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Cloud Security INSIGHTS Archive: July 2020

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Is It Time to Buy into Cloud Security Posture Management?

By Anne Saita

Cloud Security Posture Management
Image Credit: Getty Images

Mistakes happen. When it comes to cloud services, it’s important to know who is responsible when a mistake causes financial and reputational damage. With so many “shared responsibility models” currently being rewritten, now is an opportune time to consider the liabilities from cloud misconfigurations and technical solutions to help minimize them.

“Statements pertaining to shared responsibility models that all the major cloud service providers (CSPs) have published have become a lot more concise and focused on what they provide and what the limitations are in securing services,” explained cloud security architect Richard Tychansky, CISSP-ISSEP, CSSLP, CCSP, CAP, CIPP/US and CIPP/G, in the May/June issue of InfoSecurity Professional. “They are actually putting in writing what they expect customers to do to secure their environments and protect their data.”

This includes where service providers’ responsibilities end. “I know the CSP is protecting its physical assets, the servers and network infrastructure for free. But what they’ve now made clear is if my organization is offering a multi-tenant application environment [multiple customers using the same application], then I’m responsible for making sure every one of my clients has their data logically separated, and that is a big responsibility,” he said.

This is one reason more organizations are considering using cloud security posture management (CSPM) solutions, a term coined last year by a Gartner analyst to describe a new category of cybersecurity solutions that find and resolve customer-driven cloud misconfigurations. Analysts claim such errors are responsible for almost every attack on cloud services. And, they predict that within four years, those that adopt these products will see up to an 80% reduction in cloud security incidents due to misconfigurations.

Gartner analysts also warn that CSPM requires continuous assessments as both cloud infrastructures and applications continually evolve. So adding these solutions to your portfolio won’t allow you to step back; instead, they’ll help you lean in as you build an increasingly complex cloud infrastructure.

In a January 2019 Gartner white paper, Innovation Insight for Cloud Security Posture Management, author and analyst Neil MacDonald writes: “As enterprises place more services in public cloud and as the public cloud providers introduce more infrastructure and platform services directly into the hands of developers, it is becoming increasingly complex and time-consuming to answer the seemingly straightforward question: ‘Are we using these services securely?’ and ‘Does the configuration of my cloud services represent excessive risk?’”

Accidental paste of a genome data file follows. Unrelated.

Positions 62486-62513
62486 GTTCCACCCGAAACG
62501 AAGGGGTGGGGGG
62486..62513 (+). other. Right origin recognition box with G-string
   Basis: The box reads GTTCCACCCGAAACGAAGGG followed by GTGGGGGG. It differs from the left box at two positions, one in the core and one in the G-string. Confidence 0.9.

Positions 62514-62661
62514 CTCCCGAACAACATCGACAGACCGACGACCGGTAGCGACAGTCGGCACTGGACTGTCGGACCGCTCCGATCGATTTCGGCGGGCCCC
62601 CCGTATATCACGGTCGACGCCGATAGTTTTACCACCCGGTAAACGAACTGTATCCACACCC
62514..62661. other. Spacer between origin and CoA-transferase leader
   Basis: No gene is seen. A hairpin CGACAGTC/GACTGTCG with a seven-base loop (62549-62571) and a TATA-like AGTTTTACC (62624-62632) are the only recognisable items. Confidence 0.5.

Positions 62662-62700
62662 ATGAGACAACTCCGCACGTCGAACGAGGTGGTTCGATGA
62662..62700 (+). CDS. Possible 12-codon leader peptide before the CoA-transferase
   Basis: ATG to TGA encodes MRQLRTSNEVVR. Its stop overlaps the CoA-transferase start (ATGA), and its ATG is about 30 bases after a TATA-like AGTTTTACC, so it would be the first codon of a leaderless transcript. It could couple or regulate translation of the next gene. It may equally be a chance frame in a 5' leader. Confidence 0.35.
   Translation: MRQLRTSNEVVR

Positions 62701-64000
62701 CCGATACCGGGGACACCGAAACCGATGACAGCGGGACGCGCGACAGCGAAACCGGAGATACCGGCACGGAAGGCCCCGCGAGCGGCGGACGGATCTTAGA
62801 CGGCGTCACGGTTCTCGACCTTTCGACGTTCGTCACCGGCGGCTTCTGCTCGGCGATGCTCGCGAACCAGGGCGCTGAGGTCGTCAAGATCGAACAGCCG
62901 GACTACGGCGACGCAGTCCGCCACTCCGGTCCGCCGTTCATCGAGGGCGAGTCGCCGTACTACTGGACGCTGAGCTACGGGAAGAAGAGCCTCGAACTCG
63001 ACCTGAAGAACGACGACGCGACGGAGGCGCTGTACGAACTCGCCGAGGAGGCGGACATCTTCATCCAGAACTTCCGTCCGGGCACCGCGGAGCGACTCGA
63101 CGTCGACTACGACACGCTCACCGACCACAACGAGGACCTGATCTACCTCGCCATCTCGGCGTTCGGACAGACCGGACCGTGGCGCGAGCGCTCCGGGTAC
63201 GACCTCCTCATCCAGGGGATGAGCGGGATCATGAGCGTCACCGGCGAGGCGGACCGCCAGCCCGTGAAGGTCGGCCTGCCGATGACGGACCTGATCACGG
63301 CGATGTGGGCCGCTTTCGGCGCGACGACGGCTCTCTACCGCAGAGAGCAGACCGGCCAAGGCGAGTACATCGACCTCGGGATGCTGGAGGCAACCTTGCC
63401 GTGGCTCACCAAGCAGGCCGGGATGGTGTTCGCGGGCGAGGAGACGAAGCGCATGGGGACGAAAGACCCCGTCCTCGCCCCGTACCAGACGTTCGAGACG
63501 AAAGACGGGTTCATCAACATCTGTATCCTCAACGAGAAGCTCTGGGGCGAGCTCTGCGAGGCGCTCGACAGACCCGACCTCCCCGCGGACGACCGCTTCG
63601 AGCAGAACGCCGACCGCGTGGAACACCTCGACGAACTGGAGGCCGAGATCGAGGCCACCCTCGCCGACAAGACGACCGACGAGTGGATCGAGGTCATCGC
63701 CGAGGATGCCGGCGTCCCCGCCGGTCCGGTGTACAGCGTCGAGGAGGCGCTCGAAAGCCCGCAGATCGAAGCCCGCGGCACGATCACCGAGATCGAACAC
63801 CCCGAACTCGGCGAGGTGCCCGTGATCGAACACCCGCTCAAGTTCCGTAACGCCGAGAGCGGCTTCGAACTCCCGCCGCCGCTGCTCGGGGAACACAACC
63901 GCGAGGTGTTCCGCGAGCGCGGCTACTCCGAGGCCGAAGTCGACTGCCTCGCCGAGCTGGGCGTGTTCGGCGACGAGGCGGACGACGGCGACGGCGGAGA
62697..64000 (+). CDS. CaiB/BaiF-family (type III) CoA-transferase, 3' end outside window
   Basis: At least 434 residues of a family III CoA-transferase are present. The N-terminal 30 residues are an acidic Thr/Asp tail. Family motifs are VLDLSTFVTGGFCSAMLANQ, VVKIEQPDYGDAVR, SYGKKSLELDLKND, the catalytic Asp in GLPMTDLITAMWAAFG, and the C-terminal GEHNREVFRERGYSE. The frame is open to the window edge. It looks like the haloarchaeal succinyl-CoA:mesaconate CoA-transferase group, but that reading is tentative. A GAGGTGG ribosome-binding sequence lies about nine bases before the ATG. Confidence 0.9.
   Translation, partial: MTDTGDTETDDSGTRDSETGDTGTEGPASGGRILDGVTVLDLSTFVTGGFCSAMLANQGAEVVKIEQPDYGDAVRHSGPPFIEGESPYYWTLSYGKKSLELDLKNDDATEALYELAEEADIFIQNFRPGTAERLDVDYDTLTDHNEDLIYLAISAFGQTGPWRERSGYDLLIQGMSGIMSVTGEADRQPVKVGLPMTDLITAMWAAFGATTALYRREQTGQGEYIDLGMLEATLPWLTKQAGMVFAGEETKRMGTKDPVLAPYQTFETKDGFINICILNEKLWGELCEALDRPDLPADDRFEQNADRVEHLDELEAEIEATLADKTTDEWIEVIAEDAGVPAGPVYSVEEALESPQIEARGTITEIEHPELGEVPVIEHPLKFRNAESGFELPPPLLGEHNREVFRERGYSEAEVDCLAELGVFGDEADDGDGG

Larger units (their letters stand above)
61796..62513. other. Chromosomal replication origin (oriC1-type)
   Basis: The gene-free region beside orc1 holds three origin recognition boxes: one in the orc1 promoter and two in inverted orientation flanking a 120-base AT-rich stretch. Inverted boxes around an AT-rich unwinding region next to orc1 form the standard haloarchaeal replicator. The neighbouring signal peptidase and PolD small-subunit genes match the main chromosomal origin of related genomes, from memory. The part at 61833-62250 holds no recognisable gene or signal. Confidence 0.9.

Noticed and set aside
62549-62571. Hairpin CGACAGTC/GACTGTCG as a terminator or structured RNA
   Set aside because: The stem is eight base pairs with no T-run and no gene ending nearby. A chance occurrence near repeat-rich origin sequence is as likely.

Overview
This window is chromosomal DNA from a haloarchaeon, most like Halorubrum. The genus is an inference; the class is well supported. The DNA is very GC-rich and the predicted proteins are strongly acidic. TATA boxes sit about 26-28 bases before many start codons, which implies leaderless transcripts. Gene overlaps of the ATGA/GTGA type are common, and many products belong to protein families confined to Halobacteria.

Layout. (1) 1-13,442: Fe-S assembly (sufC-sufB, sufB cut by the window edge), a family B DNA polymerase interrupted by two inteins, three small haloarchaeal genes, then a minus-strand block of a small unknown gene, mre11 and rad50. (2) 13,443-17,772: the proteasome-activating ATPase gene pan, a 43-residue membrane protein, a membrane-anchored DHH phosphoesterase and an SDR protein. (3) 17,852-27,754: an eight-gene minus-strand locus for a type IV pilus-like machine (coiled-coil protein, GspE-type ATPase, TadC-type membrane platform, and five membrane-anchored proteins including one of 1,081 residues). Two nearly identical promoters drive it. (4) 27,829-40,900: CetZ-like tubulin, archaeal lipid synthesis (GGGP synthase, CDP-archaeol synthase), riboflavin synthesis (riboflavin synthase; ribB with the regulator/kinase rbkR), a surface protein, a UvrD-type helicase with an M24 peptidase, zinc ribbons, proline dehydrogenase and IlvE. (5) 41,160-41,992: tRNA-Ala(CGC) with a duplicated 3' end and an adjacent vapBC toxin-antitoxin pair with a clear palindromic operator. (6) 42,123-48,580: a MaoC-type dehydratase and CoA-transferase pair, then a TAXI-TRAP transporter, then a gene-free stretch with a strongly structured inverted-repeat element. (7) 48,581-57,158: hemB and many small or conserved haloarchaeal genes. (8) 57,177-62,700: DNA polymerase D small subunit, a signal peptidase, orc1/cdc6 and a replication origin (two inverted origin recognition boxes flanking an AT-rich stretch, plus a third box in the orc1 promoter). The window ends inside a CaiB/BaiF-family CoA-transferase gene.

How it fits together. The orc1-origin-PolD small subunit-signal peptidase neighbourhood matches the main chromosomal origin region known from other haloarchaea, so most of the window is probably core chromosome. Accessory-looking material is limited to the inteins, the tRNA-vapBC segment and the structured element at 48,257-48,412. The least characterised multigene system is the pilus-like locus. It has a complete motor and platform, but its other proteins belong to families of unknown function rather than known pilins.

Among the paper’s recommendations:

  • Consider short-term contracts with CSPM vendors until the market is more mature.
  • Take advantage of a CSP’s internal CSPM capabilities if that cloud use is limited in scope and usage.
  • Look to see what CSPM capabilities a cloud security access broker (CASB) might provide.
  • Include everyone within a cloud operations team so all have a firm handle on everything being accessed, stored or processed within a cloud management platform.
  • Make sure any CSPM strategy includes locating all sensitive data stored in a cloud repository.

Creating checks on configurations and applying compliance best practices and industry standards is not new. In fact, it’s expected. But what a CSPM solution can do is provide a reason to improve requirements and elevate individual accountability.

“I think it’s got potential,” said Jon-Michael C. Brook, CISSP, CCSK, a principal at Guide Holdings and a Cloud Security Alliance instructor, in the same article. “It’s something where I expect the AWSes, Microsofts and Googles will come out with their ‘80% is good’ version. They’re already doing it from the perspective that they’re already telling you, ‘You have auditing capabilities out there.’ AWS has their inspector products, and Microsoft and Google offer something similar that tells you what the found issues are, but they don’t yet clean them up.

“I think we may get to that point where they do provide this by buying a CSPM provider. Or maybe they don’t because it’s too complicated, or they don’t want to go down that multi-cloud route and [will] just leave it to other people,” he continued. “I don’t think the big guys are going to get to the point of not allowing the company to have the machete on the table and if you hack your fingers off, it’s your fault. At some point they will make you put the machete in the closet and lock the door.”

Tychansky’s view of the CSPM term is that it is more “fast fashion” and in response to a marketing trend than anything, but the concept—to instrument security controls into cloud-native applications in order to better measure cloud security posture over time—is important and will persist in one form or another based upon demand.

“If we have instrumentation built into applications and (micro)services, then we can better manage and monitor application security controls in the cloud. Security instrumentation is where I’m predicting the technology will evolve,” he said.

Anne Saita is editor-in-chief for InfoSecurity Professional magazine.

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